‘Based on truth, lies, and what actually happened. This is my story … and it does not end well!’
And so begins Lords Of Chaos (2018) with a foreboding warning from central character Øystein Aarseth aka Euronymous (Played by Macauley’s younger brother Rory Culkin), the guitarist and song writer of the band Mayhem, and the self proclaimed creator of True Norwegian Black Metal, a dark subculture that rose from the murky depths of a rebellious Scandinavian underground music scene, in the late 1980s.
The story charts the origins and rise of what would come to be known as the Second Wave of Black Metal, and was inspired by the book of the same name, directed by acclaimed music video creator Jonas Åkerlund, himself a former drummer for Bathory, one of the early pioneers of the Black Metal sound in Scandinavia, and themselves a major influence of the bands depicted in this unique movie, which is part musical biopic, part horror and part true crime drama.
Euronymous and Mayhem would become the epicentre of the scene which along with his Deathlike Silence record label and Helvete record shop in the heart of Oslo, would influence and inspire a generation of notorious bands around them including Emperor, Darkthrone and Immortal. The movie also strongly depicts the relationship between Euronymous and that of Kristian aka Varg Vikernes (played by Emory Cohen), a talented musician but also a deeply flawed individual, who would himself would create the infamous one man music project Burzum. And we see the power struggle between the two, as jealousy and literal back stabbing (more on that to come) started to out shadow the music.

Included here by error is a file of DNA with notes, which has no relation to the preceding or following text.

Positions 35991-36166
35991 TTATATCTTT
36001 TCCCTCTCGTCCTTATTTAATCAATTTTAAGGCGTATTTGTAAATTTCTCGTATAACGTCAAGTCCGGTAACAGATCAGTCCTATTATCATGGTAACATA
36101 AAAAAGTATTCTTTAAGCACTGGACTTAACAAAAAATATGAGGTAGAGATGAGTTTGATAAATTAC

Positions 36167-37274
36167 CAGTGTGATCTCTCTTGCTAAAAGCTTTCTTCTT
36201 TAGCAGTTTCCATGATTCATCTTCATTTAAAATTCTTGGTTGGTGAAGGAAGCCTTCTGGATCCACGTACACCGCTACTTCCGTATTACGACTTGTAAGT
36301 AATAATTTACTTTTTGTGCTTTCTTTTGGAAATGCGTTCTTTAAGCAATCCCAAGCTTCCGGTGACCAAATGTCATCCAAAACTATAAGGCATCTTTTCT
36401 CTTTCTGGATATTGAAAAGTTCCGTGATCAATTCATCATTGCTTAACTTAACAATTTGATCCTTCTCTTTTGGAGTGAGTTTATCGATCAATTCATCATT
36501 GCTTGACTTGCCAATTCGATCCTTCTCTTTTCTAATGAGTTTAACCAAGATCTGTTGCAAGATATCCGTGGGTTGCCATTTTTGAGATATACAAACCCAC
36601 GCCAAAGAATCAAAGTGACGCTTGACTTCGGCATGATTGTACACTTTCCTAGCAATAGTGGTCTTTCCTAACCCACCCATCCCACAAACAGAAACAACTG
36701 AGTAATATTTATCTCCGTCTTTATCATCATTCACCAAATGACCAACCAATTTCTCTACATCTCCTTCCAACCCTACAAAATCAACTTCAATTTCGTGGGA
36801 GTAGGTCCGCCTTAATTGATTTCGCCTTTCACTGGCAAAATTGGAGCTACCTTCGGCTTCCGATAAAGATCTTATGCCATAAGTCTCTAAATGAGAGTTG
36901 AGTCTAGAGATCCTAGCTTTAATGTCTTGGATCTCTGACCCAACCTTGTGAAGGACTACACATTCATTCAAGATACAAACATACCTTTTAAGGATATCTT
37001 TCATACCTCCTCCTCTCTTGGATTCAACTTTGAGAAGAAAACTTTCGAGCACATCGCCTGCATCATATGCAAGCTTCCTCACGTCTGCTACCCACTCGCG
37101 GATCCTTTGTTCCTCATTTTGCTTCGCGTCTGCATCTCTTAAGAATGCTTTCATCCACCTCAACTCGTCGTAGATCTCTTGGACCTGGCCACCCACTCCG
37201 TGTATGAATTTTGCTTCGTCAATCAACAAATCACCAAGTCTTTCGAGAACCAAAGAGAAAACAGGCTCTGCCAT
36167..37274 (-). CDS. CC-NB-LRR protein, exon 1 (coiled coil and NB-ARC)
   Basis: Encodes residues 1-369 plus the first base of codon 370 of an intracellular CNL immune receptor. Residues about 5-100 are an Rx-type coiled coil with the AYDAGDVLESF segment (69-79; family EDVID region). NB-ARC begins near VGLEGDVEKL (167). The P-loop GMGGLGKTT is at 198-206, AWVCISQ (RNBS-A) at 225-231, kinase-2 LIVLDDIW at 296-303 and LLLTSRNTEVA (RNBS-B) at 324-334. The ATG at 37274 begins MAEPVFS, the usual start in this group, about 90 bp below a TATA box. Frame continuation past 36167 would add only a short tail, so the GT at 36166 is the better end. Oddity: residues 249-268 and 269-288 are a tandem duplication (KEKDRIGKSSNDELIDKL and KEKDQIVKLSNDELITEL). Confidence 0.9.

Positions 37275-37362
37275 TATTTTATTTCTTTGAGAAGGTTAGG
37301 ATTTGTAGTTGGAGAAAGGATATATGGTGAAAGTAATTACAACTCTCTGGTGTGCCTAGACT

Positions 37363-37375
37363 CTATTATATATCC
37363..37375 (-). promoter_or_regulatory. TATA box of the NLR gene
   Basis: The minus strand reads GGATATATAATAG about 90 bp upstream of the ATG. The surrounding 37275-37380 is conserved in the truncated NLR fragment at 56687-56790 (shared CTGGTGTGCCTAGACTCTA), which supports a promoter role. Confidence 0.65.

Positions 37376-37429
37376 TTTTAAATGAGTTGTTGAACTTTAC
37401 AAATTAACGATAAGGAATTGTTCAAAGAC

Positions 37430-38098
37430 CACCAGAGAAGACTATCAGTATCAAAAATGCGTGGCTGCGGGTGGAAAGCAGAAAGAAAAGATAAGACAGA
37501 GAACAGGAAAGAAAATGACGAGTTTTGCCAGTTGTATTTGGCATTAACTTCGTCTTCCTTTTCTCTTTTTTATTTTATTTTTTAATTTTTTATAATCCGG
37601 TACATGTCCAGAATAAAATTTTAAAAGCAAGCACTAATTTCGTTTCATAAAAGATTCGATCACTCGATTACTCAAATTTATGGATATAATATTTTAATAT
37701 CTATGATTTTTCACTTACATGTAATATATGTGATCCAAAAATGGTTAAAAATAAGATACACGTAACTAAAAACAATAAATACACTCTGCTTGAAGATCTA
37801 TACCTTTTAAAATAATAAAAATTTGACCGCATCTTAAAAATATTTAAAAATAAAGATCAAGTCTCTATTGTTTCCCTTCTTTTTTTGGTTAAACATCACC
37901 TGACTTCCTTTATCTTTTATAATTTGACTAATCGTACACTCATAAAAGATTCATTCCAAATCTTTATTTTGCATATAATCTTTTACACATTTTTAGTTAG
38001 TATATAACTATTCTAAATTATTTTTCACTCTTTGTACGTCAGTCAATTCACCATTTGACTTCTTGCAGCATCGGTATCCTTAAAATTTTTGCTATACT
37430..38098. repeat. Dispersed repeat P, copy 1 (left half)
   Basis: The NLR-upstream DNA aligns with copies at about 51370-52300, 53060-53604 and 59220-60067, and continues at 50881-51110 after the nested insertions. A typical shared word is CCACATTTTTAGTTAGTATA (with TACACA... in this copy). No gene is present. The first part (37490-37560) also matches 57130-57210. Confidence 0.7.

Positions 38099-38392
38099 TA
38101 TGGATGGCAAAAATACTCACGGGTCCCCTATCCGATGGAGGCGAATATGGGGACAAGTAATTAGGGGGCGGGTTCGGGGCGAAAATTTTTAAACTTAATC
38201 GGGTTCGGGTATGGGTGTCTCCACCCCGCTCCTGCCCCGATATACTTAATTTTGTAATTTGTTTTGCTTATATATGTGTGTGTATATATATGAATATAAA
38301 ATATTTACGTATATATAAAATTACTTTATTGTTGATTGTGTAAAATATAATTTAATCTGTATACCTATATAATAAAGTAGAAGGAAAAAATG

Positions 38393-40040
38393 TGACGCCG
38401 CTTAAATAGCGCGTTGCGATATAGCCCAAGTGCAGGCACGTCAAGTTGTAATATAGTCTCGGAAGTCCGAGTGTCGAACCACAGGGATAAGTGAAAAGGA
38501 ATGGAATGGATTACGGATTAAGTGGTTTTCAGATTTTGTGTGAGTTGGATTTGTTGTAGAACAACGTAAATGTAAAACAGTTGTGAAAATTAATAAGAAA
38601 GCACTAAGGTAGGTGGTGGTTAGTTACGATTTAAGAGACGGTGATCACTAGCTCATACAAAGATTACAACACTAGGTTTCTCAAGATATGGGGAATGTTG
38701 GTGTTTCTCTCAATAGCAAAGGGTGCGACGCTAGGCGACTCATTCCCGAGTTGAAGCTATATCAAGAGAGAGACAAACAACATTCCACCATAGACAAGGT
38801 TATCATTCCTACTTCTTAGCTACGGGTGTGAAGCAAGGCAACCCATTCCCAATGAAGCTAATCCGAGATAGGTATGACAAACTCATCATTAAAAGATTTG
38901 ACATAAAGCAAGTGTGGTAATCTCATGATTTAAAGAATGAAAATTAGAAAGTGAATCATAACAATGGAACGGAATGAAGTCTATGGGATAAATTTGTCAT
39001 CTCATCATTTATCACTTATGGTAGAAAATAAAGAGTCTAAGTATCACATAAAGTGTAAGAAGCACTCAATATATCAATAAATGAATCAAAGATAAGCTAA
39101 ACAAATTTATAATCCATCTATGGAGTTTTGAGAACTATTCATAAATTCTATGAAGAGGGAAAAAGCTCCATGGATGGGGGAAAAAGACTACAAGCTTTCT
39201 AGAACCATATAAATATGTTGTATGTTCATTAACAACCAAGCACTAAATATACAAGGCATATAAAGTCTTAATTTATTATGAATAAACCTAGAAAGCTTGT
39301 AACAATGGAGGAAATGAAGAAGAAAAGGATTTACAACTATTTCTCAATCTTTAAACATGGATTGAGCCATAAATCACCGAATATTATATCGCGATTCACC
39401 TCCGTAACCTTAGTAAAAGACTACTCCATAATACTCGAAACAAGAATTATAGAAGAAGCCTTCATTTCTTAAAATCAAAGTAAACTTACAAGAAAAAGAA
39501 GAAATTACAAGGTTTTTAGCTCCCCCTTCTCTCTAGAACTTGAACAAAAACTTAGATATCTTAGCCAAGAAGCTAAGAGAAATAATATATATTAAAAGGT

In the early days of Mayhem, the film depicts their relationship with Swedish vocalist Pelle ‘Dead’ Ohlin (played by Jack Kilmer), who joins the band just as they were starting to gain local notoriety. The members of Mayhem lived together in a cabin in the woods, but Dead’s literal obsession with death was even too morbid for Euronymous, who’s own relationship with the subject appears more for image and show, as he looks to accelerate his music career. It is Dead’s influence that saw them develop the look of wearing corpse paint, and although they’re not the first musicians to use such makeup, it is a style which would become synonymous with the Black Metal scene.
The movie shows flashes of the teenagers living a slightly normal existence with laughter, excessive drinking and socialising with girls at a party they host at their home, however in the morning the depressive and macabre nature of Dead is shown again as he silently walks out into the woodland and buries his clothes. We learn he does this to give his stage clothing an authentic corpse look.